Over the past two years, it has become increasingly clear that undermining the Arusha Accords, once hailed as Burundi’s best chance for peace, is a key objective of the Nkurunziza government.
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Much of the task of building a sustainable peacekeeping capability comes down to prioritizing logistical capacity as a component of a national policy.
Air Brigadier General Andriamahazoarivo has been a member of the Africa Center alumni community since 2009. He participated in the 2009 Next Generation of African Security Sector Leaders Course, the 2014 Thematic Outreach Program Symposium in Antananarivo, and most recently, the 2015 Senior Leaders Seminar in Washington, DC. He currently serves as the Director of... Continue Reading
At the core of Burundi’s political crisis are the Arusha Accords, widely attributed with having brought Burundi out of its 1993–2005 civil war.
With President Obama traveling to Kenya and Ethiopia this week, the Africa Center’s Dr. Ben Nickels, Chair of Transnational Threats and Counterterrorism, reviews some of the key issues that merit watching. Question: What are the top security priorities that should be on the agenda during President Obama’s visit to Kenya and Ethiopia? NICKELS: The trip... Continue Reading
The crisis in Burundi took a dangerous turn when, after weeks of popular protests, a group of senior army officers launched a failed coup against President Nkurunziza’s bid for a third term. Protestors have since returned to the streets and insist that demonstrations will continue until the question of the third term is resolved. One... Continue Reading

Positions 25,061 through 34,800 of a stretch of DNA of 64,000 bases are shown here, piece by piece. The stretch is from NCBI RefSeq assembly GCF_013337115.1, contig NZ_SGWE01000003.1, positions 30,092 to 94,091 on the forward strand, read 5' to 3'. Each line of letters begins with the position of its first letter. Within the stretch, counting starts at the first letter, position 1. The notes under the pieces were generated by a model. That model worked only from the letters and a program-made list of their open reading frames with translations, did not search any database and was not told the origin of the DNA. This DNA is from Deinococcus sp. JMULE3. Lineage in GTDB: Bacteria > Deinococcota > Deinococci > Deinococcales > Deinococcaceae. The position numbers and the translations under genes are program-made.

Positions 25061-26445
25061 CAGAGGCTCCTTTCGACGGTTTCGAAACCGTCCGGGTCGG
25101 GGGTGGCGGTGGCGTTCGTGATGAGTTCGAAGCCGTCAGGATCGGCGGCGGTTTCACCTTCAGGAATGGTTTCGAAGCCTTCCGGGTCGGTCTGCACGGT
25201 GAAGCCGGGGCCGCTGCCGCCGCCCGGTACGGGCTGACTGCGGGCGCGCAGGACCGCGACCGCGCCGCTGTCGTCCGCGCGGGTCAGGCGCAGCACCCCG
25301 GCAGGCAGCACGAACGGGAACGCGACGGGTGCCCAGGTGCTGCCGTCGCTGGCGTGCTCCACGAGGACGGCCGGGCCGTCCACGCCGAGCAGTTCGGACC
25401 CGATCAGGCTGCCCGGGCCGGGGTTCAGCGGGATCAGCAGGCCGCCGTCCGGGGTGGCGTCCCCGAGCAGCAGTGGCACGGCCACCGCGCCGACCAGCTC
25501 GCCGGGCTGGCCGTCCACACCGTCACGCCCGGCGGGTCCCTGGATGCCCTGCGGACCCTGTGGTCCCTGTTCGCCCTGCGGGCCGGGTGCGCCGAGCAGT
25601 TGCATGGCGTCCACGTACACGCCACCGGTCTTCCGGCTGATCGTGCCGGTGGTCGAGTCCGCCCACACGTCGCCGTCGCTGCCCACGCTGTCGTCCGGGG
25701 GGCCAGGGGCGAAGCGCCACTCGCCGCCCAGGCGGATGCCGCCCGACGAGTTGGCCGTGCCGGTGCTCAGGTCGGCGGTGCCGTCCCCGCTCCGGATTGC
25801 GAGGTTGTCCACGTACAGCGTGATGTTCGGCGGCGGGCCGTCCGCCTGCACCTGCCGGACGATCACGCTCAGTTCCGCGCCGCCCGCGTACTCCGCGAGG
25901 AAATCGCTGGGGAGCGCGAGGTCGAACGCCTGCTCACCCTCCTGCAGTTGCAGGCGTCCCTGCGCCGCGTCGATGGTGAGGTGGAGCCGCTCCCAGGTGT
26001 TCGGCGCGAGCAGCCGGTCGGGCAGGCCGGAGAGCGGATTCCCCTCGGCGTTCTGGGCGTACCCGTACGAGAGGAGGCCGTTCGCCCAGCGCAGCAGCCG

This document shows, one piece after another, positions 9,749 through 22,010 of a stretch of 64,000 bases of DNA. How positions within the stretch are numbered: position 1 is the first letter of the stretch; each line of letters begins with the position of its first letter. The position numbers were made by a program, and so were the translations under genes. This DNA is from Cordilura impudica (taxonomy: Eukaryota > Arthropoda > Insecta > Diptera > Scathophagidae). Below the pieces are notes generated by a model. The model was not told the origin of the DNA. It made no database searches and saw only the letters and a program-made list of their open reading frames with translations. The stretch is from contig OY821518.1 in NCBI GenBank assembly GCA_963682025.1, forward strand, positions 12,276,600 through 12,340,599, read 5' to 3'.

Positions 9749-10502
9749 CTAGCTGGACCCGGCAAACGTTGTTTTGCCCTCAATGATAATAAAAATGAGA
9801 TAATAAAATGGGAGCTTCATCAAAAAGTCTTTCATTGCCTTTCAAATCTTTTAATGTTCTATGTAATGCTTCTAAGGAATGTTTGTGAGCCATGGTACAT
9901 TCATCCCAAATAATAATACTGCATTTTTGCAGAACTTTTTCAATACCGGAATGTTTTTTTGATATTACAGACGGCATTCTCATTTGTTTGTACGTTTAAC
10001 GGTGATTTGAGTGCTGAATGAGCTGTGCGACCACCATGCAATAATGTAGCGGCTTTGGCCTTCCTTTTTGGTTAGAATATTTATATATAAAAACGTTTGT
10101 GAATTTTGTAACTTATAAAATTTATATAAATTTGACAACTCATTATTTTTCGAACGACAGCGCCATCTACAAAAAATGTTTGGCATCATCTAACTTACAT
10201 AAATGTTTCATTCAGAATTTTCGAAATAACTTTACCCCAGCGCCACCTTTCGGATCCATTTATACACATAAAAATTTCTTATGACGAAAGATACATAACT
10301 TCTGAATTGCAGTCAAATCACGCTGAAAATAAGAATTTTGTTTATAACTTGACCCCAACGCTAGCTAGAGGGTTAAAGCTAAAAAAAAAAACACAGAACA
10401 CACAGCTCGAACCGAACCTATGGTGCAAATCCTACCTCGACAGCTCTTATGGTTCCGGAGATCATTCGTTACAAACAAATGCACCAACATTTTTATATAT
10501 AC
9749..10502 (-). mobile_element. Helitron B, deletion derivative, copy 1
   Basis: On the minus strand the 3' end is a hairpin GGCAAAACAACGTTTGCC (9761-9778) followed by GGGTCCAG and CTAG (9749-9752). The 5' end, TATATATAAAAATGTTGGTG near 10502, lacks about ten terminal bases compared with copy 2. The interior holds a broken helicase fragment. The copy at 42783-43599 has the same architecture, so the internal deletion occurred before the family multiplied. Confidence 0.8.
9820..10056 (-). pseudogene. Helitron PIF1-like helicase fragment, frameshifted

The outpouring of public grief in Kenya over al-Shabaab’s gruesome massacre of 152 students at a University campus in the northeastern town of Garissa turned into frustration as hundreds of students from the country’s universities participated in protests demanding improved security at higher learning institutions. The attack, which al-Shabaab said was in retaliation for Kenya’s... Continue Reading
Burundi’s SSD program proactively addresses the politics of reform at the policy and operational levels, and can inform other African SSR initiatives.
The youth bulge, combined with high levels of unemployment, corruption, inequity, and disaffection with government represent an expanding recruitment pool for a wide range of extremist groups, urban gangs and other destabilizing actors. Yet, if channeled toward productive outlets such as trade schools, entrepreneurship, community leadership and reform campaigns, African youth can be a dynamic... Continue Reading
Surging demand for ivory and rhino horn, mainly in Asia, has put wild African elephants and rhinoceroses on the path to extinction. More than an environmental tragedy, however, wildlife poaching and trafficking has exacerbated other security threats and led to the co-option of certain African security units. African states need to develop a broad range of law enforcement capabilities to tackle what is effectively a transnational organized crime challenge. Asian and other international partners, meanwhile, must take action to reduce runaway demand for wildlife products.
An Africa Center academic outreach visit to Liberia included in-depth presentations on the frequently distrustful relationship between the news media and security institutions, as well as the media’s role in security sector reform.
Combating irregular forces has become a common feature of the contemporary African security landscape. However, the security sector in most African countries is ill-prepared to conduct effective counter-insurgency operations. Realigning force structures to address these threats while building security sector professionalism to gain the trust of local populations is needed to do so.